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  • Ben Keith and Rhys Davies

Russia and China's abuse of Red Notices could break Interpol beyond repair


Photo: charlesdeluvio


Rhys Davies and Ben Keith write for EuroNews on 6 April 2023.



At the UK House of Lords last week, the Uyghur researcher Nyrola Elima said, “Uyghurs in the diaspora all have two common experiences. One is they had or still have family in the internment camps or prisons."


"The second is," Elima emphasised, "they have all been facing transnational repression from the Chinese Government.”


China’s use and misuse of the Interpol Red Notice system is dangerously close to damaging Interpol beyond repair.


Red Notices, the favourite tool of dictators worldwide


Despite what many may believe, Interpol is not an international police force.

It does not have agents stationed around the world, ready to pounce on international criminal masterminds at a moment’s notice.


In reality, it is an information-sharing organisation which allows police forces across the world to issue requests for suspects to be detained via its Red Notice system.


Whilst Interpol itself doesn’t have boots on the ground, the information that it shares allows police in one country to use the resources of a police force in another country to apprehend individuals suspected of serious criminality.

Sometimes, the system works well, with countless serious criminals detained over the years, before being extradited back to countries where they have committed serious offences.


However, the Interpol Red Notice system has been increasingly abused in recent years by repressive regimes, such as China and Russia, who have worked out that it is the perfect means to attack their opponents overseas.


By issuing Red Notices via the Interpol system, some of the world’s dictators and worst human rights abusers have been able to weaponise police forces in countries where they would normally have no influence.


Often, those Red Notices are used to harass opponents and make their life as difficult as possible.


Russia taught China how to abuse the system


Bill Browder, the human rights activist and guiding force behind the international Magnitsky campaign, was subjected to multiple Red Notice requests at Russia's Vladimir Putin’s behest, meaning that every time he crossed a border, he was at risk of being questioned at best — or arrested at worst.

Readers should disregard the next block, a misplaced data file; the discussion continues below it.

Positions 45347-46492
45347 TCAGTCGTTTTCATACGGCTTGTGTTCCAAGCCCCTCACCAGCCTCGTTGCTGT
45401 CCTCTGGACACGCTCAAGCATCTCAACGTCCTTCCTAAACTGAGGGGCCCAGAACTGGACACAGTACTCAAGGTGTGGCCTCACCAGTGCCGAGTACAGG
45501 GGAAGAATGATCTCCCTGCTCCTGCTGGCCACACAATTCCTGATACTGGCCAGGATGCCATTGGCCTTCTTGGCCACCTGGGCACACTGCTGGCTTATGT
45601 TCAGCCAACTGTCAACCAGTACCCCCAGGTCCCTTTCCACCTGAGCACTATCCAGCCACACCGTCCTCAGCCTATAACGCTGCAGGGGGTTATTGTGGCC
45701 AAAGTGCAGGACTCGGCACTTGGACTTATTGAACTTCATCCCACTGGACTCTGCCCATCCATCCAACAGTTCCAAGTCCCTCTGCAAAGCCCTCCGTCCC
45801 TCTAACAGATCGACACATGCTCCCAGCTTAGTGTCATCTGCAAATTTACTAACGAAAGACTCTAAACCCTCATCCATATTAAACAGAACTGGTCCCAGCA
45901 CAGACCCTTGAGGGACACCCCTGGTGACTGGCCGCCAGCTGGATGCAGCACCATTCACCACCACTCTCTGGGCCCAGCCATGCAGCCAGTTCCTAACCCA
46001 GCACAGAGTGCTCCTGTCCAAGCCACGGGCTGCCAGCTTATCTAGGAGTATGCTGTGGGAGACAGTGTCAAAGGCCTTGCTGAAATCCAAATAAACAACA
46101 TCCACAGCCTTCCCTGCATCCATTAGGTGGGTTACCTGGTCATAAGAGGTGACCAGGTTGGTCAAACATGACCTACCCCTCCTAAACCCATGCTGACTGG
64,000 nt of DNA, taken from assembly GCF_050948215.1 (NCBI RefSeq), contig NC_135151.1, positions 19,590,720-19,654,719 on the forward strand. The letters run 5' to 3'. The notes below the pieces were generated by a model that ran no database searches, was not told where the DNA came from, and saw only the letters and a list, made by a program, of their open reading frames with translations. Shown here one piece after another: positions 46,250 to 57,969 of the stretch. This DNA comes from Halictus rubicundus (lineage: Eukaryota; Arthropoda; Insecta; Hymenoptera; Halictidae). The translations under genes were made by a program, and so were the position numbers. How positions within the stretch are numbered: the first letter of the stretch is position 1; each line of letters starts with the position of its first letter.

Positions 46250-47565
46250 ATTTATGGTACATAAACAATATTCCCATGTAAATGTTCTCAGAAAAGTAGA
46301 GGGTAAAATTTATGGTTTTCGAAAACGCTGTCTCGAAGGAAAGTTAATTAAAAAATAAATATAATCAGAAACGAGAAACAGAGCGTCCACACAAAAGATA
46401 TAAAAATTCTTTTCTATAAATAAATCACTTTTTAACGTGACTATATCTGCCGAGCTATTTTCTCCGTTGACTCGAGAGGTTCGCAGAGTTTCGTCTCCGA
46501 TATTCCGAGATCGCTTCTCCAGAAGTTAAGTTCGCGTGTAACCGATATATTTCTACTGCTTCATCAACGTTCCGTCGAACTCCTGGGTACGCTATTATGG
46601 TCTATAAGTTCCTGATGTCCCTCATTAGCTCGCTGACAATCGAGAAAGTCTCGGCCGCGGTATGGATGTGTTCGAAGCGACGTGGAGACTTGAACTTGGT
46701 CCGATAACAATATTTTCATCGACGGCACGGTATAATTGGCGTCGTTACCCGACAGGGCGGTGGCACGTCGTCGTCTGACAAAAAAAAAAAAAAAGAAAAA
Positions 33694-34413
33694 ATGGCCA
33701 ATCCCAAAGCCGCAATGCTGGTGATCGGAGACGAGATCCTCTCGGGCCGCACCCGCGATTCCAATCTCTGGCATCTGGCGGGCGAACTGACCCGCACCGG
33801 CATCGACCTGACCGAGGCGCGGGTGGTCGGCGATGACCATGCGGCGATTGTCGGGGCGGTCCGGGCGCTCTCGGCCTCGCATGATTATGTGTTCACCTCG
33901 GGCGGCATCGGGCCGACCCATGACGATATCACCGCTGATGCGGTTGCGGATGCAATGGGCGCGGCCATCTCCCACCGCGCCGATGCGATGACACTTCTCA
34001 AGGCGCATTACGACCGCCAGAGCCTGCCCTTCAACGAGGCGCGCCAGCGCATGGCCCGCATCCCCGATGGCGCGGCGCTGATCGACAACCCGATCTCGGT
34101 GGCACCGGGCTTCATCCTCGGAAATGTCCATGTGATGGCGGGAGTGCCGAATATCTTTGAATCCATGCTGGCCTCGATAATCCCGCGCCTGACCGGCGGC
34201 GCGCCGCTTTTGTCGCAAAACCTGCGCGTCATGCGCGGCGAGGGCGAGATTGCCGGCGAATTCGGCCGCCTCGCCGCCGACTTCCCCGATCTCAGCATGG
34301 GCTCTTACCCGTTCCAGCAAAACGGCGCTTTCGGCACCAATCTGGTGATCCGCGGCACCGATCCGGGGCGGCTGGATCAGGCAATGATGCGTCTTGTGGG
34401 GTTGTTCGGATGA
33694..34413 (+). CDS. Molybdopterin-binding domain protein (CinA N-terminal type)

Last year, Ahmed Jaafar Mohamed Ali, a Bahrani dissident, was unlawfully extradited home after he was detained as a direct result of an Interpol Red Notice issued against him.


Russia is the most frequent abuser of Interpol Red Notices, having worked out long ago that the system represented a perfect way to extend its global reach.

To put matters in context, Russia has less than 2% of the world’s population but is responsible for some 38% of all Red Notices issued.


Where Russia has led, other autocratic regimes, most notably China, are now following.


Whilst the number of Chinese Red Notices is far behind the Russian total, China is increasingly using the Red Notice system as part of its sinister “persuasion to return” programme and as part of a much broader programme of transnational repression.


The persuasion to return policy is profoundly misleadingly named. Opponents and dissidents overseas often find themselves informed that their relatives in China have been arrested or that their family’s assets have been seized.


If these tactics are insufficient, a Red Notice request can add additional pressure.


Uyghurs notably pay the price


Whilst an increasing number of European countries are now refusing to extradite to China, not everywhere adopts the same approach.


Many countries, particularly in southeast Asia and Africa, do not share the same queasiness that Italy, Cyprus and the European Court of Human Rights do, all of whom have recently blocked the extradition of individuals of Chinese origin back to China.


China has increasingly used the Red Notice system to target Uyghur activists.

Although Uyghurs such as Dolkun Isa, former leader of the World Uyghur Congress, have successfully had Chinese-issued Red Notices deleted, the process can be lengthy and complicated.


Uyghur activist Yidiresi Aishan was arrested and imprisoned in Morocco on a Chinese-issued Red Notice and remains at risk of extradition to China.


Whilst Interpol is increasingly aware of Chinese attempts to manipulate and abuse its system, by the time Interpol had reviewed and removed the Red Notice against Aishan for being non-compliant with its own policies, it was too late for him.


At that point, Aishan had been arrested and detained one month prior.


Politically-motivated Red Notices have to stop


Interpol’s reputation has been badly damaged in recent years as a result of a number of scandals, including the conviction of a former Interpol president for corruption and the recent election of a UAE Major General — himself accused of complicity in torture — as the current president.


Thus, it is key to continue to call on Interpol to reform and urge democratic countries such as the UK, the US and others, who provide a majority of the organisation’s funding, to take a stand and force reform upon the much-abused system.

Chinese abuse of the system is being used as a tool of transnational repression to target activists and dissidents.


Unless the system is reformed — with proper checks and balances put in place to weed out politically motivated Red Notices before China and other repressive states weaponise them — the system will continue to lose credibility.


More lives will be irreparably damaged by a system which could and should be a force for good.




This article was first published on 6 April 2023 by EuroNews, here.

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